The Washington Post features an interview today with Elizabeth Warren, who chairs the Congressional Oversight Panel, which makes her your last, best -- maybe only -- hope at getting the TARP money back and ensuring that something will be done to prevent the cascade of systemic financial sector cock-ups that cratered the economy from ever happening again.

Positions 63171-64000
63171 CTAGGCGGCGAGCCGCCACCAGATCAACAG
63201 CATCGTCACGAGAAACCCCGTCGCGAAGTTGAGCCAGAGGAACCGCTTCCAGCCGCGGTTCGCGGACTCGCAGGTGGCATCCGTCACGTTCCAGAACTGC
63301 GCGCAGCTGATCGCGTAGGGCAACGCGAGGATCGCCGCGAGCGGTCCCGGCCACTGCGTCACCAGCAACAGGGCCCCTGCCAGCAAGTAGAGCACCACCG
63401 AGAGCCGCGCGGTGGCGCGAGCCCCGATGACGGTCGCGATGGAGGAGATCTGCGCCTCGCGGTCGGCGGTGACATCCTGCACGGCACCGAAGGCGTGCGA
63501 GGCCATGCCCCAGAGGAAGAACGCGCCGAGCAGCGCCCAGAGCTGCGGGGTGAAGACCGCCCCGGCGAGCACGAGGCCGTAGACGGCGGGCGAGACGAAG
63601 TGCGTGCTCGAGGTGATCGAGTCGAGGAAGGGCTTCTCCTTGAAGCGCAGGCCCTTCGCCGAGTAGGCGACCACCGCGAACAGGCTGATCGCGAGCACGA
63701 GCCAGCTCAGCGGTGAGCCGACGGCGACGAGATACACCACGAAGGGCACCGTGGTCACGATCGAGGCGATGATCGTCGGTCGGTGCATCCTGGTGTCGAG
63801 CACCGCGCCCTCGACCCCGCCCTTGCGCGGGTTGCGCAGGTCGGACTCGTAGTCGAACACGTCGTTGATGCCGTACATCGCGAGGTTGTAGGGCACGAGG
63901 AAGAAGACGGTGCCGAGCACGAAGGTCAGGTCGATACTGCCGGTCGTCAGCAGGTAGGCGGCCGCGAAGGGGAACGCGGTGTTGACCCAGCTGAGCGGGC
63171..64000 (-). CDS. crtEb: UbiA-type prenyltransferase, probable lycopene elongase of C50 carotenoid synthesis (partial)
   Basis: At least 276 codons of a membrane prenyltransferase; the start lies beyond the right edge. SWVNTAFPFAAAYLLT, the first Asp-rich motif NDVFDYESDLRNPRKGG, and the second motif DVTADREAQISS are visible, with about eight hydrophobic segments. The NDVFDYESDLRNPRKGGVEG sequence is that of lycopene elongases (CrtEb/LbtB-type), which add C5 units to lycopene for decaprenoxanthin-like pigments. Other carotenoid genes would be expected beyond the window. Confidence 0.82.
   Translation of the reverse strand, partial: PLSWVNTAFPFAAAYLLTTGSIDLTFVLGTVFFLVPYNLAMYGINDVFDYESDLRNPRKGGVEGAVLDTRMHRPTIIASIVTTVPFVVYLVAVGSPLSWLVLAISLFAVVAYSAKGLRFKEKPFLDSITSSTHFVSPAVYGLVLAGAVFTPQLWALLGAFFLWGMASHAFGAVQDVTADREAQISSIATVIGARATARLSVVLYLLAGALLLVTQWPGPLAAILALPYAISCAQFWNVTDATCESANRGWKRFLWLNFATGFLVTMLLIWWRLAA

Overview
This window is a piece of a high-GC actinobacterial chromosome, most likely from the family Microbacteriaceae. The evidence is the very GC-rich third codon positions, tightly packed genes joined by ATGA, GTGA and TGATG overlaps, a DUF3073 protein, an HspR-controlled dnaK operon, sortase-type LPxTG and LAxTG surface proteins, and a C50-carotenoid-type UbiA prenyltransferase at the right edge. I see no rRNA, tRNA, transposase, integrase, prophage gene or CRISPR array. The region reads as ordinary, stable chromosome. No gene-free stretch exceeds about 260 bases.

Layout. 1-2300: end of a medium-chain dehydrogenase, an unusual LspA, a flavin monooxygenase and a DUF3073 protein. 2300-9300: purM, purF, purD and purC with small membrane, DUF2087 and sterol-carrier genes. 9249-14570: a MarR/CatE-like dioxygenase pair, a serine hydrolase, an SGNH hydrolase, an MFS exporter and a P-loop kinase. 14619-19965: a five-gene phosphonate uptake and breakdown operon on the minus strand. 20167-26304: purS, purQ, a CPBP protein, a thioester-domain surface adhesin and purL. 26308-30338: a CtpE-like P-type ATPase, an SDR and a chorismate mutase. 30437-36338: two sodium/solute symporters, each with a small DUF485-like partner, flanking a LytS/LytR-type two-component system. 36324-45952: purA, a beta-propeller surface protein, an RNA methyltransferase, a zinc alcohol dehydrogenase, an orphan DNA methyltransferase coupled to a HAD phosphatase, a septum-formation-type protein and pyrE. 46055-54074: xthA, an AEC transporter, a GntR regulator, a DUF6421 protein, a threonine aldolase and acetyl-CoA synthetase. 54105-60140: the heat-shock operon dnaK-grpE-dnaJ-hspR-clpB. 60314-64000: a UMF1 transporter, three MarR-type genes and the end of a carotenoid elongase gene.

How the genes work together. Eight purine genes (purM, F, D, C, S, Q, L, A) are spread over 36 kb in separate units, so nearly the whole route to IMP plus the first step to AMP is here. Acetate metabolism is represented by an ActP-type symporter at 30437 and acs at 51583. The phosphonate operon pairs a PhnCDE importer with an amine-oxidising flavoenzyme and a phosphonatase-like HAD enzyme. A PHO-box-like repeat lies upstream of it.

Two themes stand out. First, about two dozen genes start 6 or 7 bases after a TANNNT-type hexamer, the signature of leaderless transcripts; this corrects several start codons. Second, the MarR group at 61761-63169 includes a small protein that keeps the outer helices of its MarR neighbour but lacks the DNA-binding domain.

It's a wide-ranging interview with reporter Lois Romano, and Warren touches on several areas that should be of enormous interest to you, dear readers. These include her take on how the TARP money basically vanished into thin air ("When Secretary Paulson first put this money out into the banks, he didn't ask, 'What are you going to do with it?' He didn't put any restrictions on it. He didn't put any tabs on where it was going to go; in other words, he didn't ask. And if you don't ask, no one tells.") and what's been done about too-big-to-fail banking institutions ("A year later, the big are bigger than they were.") But I'd like to highlight her take on the way the financial crisis is transforming the middle class for the worse, because this is Warren's primary driver: